The United Nations (UN) has recently taken the position that childhood sexual abuse should be considered torture. Classifying childhood sexual abuse as torture may eliminate statutes of limitations that dictate when victims can file civil suits. Any institution acting in an official capacity found to have caused pain or suffering through sexual abuse could be exposed to additional litigation.
In her article “Seeking justice: Insurance and sexual misconduct,” Milliman’s Christine Fleming provides perspective on insurance coverage issues that could be triggered if the UN’s initiative comes to fruition. Here is an excerpt:
Are old CGL (commercial general liability) policies still exposed today?
In cases of childhood sexual misconduct, the abuse often occurred many years before the lawsuit was brought or the claim was reported. This long report lag exists because states set the statute of limitations within which a plaintiff can bring a suit as the time when that person reaches the age of majority. In addition, some states have extended the statute of limitations specifically for childhood sexual abuse claims. The legislatures in these states reason that there are unusual psychological barriers impeding the victim’s ability to report these incidents, and lengthening the statute of limitations achieves a higher social purpose and promotes a just outcome. Several states allow five to 10 years after reaching the age of majority in which to file a suit, or longer. Two states have no time limitation for filing childhood sexual abuse lawsuits. Many states also have an alternate trigger allowing the plaintiff to file within a certain number of years after discovering their injuries were related to the sexual abuse. This is frequently not a clearly identifiable date.
Because of this long reporting lag, older CGL policies can and do get triggered for claims related to childhood sexual misconduct.
For abuse or injuries that occurred over a long period of time, how do we determine which policy responds?
If the abuse occurred over a long period of time, and/or there is a long lag before the claim is reported, then the insured may have several CGL policies in place, any or all of which could provide coverage for the occurrence. The relevant date for determining which policies are triggered is the date the damage occurred, not the date of the conduct that led to the damage. In the case of sexual misconduct, it is the date the injury occurred, not the date of the negligent hiring or supervision, that determines the policies triggered.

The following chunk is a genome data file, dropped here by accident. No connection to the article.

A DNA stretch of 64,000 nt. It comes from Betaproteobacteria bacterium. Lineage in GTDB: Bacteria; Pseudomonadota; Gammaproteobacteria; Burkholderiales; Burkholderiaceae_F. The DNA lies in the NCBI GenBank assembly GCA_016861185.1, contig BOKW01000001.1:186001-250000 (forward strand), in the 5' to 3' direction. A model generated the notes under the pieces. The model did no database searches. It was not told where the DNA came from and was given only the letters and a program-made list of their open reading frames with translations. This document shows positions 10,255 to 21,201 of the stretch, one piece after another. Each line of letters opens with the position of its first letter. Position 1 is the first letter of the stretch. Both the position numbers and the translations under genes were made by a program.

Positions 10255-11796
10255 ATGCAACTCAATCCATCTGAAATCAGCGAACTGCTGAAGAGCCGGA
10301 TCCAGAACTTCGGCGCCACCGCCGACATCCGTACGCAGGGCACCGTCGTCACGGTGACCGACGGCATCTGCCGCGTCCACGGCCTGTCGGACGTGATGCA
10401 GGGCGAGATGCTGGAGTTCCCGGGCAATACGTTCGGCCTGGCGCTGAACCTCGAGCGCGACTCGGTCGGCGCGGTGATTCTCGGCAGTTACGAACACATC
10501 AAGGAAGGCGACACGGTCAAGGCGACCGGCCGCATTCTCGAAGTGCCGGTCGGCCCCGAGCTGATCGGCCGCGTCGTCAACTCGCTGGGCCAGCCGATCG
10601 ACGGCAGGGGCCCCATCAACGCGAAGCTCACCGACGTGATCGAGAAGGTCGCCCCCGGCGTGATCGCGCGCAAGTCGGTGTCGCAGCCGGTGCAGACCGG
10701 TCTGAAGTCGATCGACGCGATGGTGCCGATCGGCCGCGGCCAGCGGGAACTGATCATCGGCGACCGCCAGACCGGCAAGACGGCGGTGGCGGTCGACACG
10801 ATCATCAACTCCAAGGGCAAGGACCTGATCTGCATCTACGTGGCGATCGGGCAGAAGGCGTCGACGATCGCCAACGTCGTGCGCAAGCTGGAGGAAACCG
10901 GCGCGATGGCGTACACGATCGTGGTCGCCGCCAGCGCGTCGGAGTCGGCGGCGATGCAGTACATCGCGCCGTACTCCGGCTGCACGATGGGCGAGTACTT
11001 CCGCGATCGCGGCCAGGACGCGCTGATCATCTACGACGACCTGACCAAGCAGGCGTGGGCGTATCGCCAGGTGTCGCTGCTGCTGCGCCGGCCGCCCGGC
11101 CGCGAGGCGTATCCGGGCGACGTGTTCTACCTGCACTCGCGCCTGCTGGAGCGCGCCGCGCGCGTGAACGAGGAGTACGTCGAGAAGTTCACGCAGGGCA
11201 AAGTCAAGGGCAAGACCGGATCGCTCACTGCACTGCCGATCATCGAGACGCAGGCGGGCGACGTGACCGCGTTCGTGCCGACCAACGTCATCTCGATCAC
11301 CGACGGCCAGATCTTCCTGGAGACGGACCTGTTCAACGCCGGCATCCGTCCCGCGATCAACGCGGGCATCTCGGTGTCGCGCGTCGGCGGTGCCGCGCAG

However, because of the repeated and continuous nature of many sexual abuse cases, it is difficult to determine the date on which the injury actually occurred. Therefore, most courts have held that all policies in effect during the period of actual abuse are triggered. This theory is known as the “exposure” trigger of coverage. Some courts, however, have held that the injury progresses even after the abuse ends—specifically, until the date the plaintiff discovers his or her abuse-related injury (i.e., when the injury becomes “manifest”). In these jurisdictions, all policies in effect during the period of actual abuse and thereafter until the date the injuries are discovered are triggered. This theory is known as the “continuous” trigger of coverage.
The fact that many policies may be triggered does not mean that all triggered policies will pay the same amount of indemnity or defense. Generally, there are two methods courts use to allocate damages among the triggered policies: pro rata and all sums.
Under the pro rata approach, losses are divided among all triggered policies. The courts applying pro rata allocation reason that this approach is consistent with the CGL policy; namely, that a policy pays only for damages occurring during that policy period. Of course, in cases of injuries sustained as a result of continuous or repeated sexual molestation, it is impossible to determine what quantity of the damage occurred during each policy period. Therefore, courts usually allocate pro rata based upon an insurer’s share of the time on the risk or some variant thereof (e.g., some states allocate pro rata based upon a combination of time and limits on the risk). In most cases, the insured’s own self-insured retentions in triggered years are also allocated a share of the exposure.
The all sums method also finds support in the CGL policy language; namely, that the insurer is required to pay “all sums” the insured is legally obligated to pay as damages resulting from an occurrence. Under the all sums approach, all losses are allocated to one policy period and losses are paid off of those policies up to the coverage limits. In short, insurers are jointly and severally liable for the entire amount of the claim. The insurers within that policy period may then pursue other carriers for contribution. In many cases, the insured’s self-insured retentions in years other than the allocated policy period do not contribute to the losses. In some cases, the insured can select the policy period within which losses will be allocated.